After riding out the 2008 recession at a construction company, captioner Robin Smith, CRC, decided to pursue the career she went to school for: court reporting. But she needed to build up her speed and found her first job as a CART captioner. Smith has been captioning for Caption Pros since 2016, specializing in legislative events, news broadcasts, and CART captioning in the classroom. Caption Pros has a team of highly trained and Certified Realtime Captioners.
Get To Know Robin Better
How did you get started in captioning? What was your career path like?
Robin: My story is different than most captioners. I went to school for court reporting when I was 21 and finished at 23. I had every intention of getting out into the field of court reporting; but when I finished school, my boss at the time offered me a promotion and a raise to stay at the construction company where I was working. I took the offer but when the 2008 recession hit, my pay was cut by 20 percent. Layoffs ensued. And while I kept my job, I also had to take on the job of two other people who were laid off.
At that point, I had been out of school and hadn’t touched my writer in three years so I had lost all my speed; therefore, I couldn’t just jump over to court reporting. I decided to quit my job and take very low-paying work as a transcriptionist to build my speed back up. After a couple of years, I finally felt like I had it and was perusing the Journal of Court Reporting’s employment opportunities section just to see what was out there.
I stumbled upon a listing that said they were looking for CART providers and that they were willing to train. I reached out, tested and got a contract with the company. My career has only blossomed since then.
Q: What are some of your favorite events to caption? Any favorite industries?
Robin: I’m one of the few people who really enjoy captioning legislative events. I learn so much about what is going on in other parts of the country. Once a bill is passed in one local jurisdiction, other cities and states usually follow, so I know what will be happening across the U.S. before most others do. I also love the classroom setting or any one-on-one setting because the consumers are always so appreciative. It really makes you feel like you’re doing some good out there in the world.
Q: What is the most challenging event you’ve ever captioned?
Robin: It was an event for Jen, actually. It was for a consumer who was attending a convention that brought together a bunch of rocket scientists, or something like that. It seemed like every presenter was from somewhere else in the world and had a thick accent. They were rattling off words I had never heard before in my life!
Q: Tell me about a “day in the life” of a captioner. What is your work schedule like when you are getting ready to caption an event? How do you prepare?
Robin: Monday through Friday I have a morning news broadcast based in Charleston, South Carolina. I don’t need to do much prep for it anymore, as I’ve been covering it for years and now know the surrounding cities, streets, highways, political figures, landmarks, et cetera.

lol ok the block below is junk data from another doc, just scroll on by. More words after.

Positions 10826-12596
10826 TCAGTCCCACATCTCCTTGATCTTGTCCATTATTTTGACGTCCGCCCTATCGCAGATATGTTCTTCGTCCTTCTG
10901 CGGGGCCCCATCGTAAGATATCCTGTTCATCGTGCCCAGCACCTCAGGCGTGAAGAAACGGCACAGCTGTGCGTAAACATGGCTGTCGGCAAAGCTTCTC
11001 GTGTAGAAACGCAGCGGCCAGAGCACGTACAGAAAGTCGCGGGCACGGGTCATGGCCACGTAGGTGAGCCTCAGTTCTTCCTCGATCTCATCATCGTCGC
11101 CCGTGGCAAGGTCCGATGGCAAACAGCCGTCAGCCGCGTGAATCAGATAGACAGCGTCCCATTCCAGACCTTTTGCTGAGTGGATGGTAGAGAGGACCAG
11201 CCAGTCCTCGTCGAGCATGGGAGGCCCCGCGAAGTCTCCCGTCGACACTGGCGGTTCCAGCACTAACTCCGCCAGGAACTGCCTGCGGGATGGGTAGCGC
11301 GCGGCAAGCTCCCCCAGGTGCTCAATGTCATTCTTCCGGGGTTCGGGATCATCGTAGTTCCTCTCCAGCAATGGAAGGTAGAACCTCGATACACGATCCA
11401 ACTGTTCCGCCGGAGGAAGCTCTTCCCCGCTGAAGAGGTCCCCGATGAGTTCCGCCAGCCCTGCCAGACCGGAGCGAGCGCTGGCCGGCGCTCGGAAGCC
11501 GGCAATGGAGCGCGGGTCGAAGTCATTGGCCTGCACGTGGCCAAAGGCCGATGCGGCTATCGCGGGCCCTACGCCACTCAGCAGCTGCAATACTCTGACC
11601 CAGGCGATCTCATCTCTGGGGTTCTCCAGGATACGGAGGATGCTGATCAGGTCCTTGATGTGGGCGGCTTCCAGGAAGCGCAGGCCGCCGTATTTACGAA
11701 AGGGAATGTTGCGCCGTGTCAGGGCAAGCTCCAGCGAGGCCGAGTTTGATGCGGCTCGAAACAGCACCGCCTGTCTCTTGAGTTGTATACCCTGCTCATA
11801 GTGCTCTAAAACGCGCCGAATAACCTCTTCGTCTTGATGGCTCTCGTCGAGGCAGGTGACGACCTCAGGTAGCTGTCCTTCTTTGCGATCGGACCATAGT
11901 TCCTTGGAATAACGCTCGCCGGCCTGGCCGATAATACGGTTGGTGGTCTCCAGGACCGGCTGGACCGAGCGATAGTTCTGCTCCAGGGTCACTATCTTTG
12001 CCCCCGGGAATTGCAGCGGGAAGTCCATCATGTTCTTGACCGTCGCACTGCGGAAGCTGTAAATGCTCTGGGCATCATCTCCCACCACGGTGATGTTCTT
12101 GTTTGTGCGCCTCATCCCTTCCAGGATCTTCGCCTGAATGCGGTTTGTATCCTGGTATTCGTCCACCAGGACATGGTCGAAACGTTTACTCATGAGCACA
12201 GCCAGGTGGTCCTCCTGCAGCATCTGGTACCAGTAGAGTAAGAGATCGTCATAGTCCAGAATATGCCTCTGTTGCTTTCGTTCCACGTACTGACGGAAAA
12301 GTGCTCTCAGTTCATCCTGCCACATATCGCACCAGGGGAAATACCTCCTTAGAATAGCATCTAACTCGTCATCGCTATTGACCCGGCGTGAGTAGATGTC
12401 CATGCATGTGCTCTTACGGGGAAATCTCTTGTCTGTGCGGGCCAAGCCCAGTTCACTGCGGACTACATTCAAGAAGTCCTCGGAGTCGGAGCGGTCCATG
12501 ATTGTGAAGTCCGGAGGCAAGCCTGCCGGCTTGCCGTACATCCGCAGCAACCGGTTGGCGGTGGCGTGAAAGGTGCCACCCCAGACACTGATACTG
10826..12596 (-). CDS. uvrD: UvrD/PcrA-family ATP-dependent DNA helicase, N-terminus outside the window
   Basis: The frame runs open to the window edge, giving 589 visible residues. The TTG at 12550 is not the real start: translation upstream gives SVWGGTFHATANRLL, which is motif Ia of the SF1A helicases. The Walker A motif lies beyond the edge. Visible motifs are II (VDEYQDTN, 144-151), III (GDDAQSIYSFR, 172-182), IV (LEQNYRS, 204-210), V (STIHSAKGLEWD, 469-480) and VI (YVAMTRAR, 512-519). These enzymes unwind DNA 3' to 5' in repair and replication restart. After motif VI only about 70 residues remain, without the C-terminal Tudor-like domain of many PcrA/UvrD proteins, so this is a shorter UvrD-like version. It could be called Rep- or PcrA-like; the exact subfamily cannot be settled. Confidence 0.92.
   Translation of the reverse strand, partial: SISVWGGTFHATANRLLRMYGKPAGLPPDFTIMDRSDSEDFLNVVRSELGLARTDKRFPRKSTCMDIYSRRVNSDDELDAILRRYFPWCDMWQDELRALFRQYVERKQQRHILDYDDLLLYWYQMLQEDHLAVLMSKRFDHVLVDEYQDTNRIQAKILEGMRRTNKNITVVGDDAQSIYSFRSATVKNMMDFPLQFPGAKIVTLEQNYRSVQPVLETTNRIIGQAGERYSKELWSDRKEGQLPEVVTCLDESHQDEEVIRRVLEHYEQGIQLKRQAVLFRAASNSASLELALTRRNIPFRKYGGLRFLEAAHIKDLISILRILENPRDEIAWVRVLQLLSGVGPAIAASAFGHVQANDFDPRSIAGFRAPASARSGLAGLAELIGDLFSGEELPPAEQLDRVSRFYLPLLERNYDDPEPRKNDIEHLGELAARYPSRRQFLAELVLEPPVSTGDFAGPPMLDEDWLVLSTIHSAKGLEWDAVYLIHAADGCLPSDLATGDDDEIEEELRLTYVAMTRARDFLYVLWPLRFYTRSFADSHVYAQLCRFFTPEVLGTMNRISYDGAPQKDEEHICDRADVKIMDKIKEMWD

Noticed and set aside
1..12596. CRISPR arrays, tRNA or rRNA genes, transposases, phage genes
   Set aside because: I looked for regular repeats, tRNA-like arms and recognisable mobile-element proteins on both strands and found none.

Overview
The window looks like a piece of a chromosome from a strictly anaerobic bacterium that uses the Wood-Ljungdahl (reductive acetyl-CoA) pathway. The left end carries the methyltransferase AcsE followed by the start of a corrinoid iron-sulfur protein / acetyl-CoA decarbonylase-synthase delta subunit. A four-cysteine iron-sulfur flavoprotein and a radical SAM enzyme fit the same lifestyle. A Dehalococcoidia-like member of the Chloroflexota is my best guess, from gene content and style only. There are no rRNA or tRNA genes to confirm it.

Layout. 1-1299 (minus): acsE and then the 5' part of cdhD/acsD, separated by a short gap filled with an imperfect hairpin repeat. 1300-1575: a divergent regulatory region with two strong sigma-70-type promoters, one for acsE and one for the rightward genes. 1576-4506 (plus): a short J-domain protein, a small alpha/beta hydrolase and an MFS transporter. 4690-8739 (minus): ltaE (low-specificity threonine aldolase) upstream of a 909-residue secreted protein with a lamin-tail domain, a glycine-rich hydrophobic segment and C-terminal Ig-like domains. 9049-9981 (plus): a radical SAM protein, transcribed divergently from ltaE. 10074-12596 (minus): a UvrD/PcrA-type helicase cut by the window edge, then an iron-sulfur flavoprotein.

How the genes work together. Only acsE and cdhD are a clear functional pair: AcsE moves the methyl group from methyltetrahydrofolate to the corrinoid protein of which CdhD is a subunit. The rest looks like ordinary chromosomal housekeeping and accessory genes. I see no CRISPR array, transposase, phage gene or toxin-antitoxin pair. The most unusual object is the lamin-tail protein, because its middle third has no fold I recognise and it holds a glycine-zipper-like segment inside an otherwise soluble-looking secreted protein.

Other than that, my schedule is different every day. I have various classes this particular semester. I’ll take whatever prep I’m given, like a syllabus or an agenda for a legislative meeting. I go over it for names and terms I’ve never heard before and enter them into my dictionary. I like to prep the hour before a job starts because if I prep the prior day or too early in the morning, I’ll forget how I entered my briefs, and all that prep winds up worthless.
Q: Do you have any hobbies outside of work that you’re passionate about?
Robin: I have a 5-year-old daughter who eats up most of my time outside of work. We love getting outdoors, even on a rainy or snowy day. We live in northern Arizona, so we have the National Forest ten minutes from our doorstep. I also foster dogs for fun. I love running outdoors and swimming in open water.
Q: Why should people care about captioning?
Robin: People should care about captioning because so many people rely on it. Before I started in this career, I thought closed captioning was simply for the deaf. I just never thought about the many people out there who are hard of hearing. There are so many seniors who would be totally in the dark if it weren’t for captions. As far as live, in-person events, again, before I started this career, I just assumed all deaf/hard-of-hearing people knew sign language. I’ve since learned that 70 percent of people with hearing loss don’t know sign language at all.
Q: What do you feel is the biggest challenge for the captioning industry today?
Robin: If you would have asked me this question six months ago, I would have said voice recognition software. While I do still think it is a big threat to us down the road, TODAY I believe it is getting the word out about our services. I believe we’ll lose a lot of broadcast captioning (captions on TV) to speech recognition in the next few years, but there are so many live, in-person events – classroom settings, conference calls, forums, conventions – where the people actually care deeply about the quality of the captions they are receiving. Those are the places I feel captioners will be able to find security. Getting the word out about our services and convincing people that we are the best people for the job would be the biggest challenge today, in my mind.
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